Sentinel Central Events Prevalent During DISE for Obstructive Sleep Apnea

Heidi Splete

October 01, 2023

Nearly half of patients undergoing drug-induced sleep endoscopy (DISE) experienced a sentinel central event after an average of 6 minutes in a study of 103 individuals with obstructive sleep apnea (OSA).

DISE has become the top choice for surgical selection in patients with OSA, but it has a variable effect on surgical outcomes, Julianna G. Rodin, MD, of the University of Pennsylvania, Philadelphia, and colleagues explain.

Dr Julianna Rodin

The University of Pennsylvania Sleep Surgery team developed a comprehensive DISE platform that includes simultaneous collection of respiratory airflow and effort measurements, airway collapsibility, and videoendoscopy.

"This home sleep study-style setup has allowed us to better characterize the upper airway during DISE, and even helped our team diagnose a patient with Cheyne-Stokes breathing/central sleep apnea," Rodin told Medscape Medical News.

"With it, we also began to notice relatively frequent central and/or mixed sleep disordered breathing events during DISE after propofol dosing initiation," she said.

In a study presented at the American Academy of Otolaryngology–Head and Neck Surgery, Rodin and colleagues measured both the frequency and timing of sentinel central and/or mixed events (SCent) in adults undergoing DISE to assess the prevalence and impact on DISE.

The researchers also assessed differences in VOTE classification (velum, oropharynx, tongue base, and epiglottis) in sentinel central events compared with obstructive events. VOTE scores were calculated using a grade of 0 for no obstruction, 1 for partial obstruction, and 2 for total obstruction.

The study population included 103 adults with OSA who underwent DISE with propofol sedation at a single tertiary academic medical center between June 2020 and November 2022. The mean age of the participants was 53.5 years, the mean body mass index was 29.7 kg/m2, and 67% were male. The average apnea hypopnea index (AHI) was 30.7 events per hour. The researchers used a polysomnography platform to capture data on nasal airflow, thoraco-abdominal effort belt signals, and videoendoscopy.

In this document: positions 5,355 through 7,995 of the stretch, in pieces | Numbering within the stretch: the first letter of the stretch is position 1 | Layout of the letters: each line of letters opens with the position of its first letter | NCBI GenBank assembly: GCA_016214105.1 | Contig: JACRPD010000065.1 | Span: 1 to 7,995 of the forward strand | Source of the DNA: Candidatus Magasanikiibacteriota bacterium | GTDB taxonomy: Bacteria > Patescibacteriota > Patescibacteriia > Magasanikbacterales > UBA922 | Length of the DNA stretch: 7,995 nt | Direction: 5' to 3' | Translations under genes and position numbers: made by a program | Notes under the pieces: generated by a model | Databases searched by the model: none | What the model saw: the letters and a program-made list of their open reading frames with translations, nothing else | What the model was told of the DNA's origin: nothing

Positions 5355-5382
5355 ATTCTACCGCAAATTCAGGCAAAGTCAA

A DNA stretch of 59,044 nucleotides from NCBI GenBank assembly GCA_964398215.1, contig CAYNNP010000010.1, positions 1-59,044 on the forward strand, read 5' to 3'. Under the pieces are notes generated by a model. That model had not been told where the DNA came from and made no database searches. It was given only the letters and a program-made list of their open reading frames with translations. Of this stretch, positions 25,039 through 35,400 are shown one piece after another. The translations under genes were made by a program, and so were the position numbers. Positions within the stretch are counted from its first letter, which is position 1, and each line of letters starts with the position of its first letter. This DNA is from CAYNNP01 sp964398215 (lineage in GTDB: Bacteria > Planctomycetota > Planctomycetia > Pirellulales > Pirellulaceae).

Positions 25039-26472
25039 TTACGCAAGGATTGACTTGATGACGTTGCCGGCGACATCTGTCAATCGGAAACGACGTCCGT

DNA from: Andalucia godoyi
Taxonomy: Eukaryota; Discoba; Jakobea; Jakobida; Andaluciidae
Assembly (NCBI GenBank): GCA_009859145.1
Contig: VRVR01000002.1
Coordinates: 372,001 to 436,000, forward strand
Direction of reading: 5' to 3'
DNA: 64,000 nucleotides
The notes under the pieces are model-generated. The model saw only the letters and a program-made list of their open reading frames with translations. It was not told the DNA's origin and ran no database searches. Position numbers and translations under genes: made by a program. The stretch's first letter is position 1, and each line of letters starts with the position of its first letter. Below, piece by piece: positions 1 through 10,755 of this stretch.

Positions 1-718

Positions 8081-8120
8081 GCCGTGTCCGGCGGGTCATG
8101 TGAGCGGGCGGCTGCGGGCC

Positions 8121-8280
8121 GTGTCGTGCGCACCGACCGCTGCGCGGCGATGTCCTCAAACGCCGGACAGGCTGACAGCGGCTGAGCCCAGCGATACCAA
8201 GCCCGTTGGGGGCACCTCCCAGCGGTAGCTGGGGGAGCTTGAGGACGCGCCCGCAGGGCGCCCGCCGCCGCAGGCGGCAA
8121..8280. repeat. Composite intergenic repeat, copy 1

A total of 47 patients (46%) had at least one SCent. The average time to the first SCent was just under 6 minutes, and average transition to obstructive pathology in these patients occurred between 7 and 8 minutes. Using the one-sided prediction interval, at least 95% of patients were expected to transition to obstructive pathology within 12 to 13 minutes, Rodin said.

In addition, 29 of the 46 patients with SCent (63%) showed significant variability between central/mixed VOTE scores and obstructive VOTE scores.

No statistically significant differences were noted between patients with and without SCent in terms of demographics or apnea hypopnea index.

Surprising Prevalence of SCents

"We anecdotally noted that SCents seemed to be somewhat common during the initial period of DISE, but were surprised that we saw at least one SCent in almost 50% of our DISE population," Rodin said. "We also saw that the majority of these SCents eventually transitioned to obstructive events after approximately 12 minutes, which is often past the average duration of normal DISE exams."

The high frequency of differing VOTE scores between SCents and obstructive events also was unexpected, she added. Within the changes in VOTE scores as defined in the study, "there was a higher tendency for SCents to have more complete tongue base collapse compared to no or partial collapse in obstructive events, and to transition from anterior-posterior (AP) velum to concentric velum collapse during the obstructive event."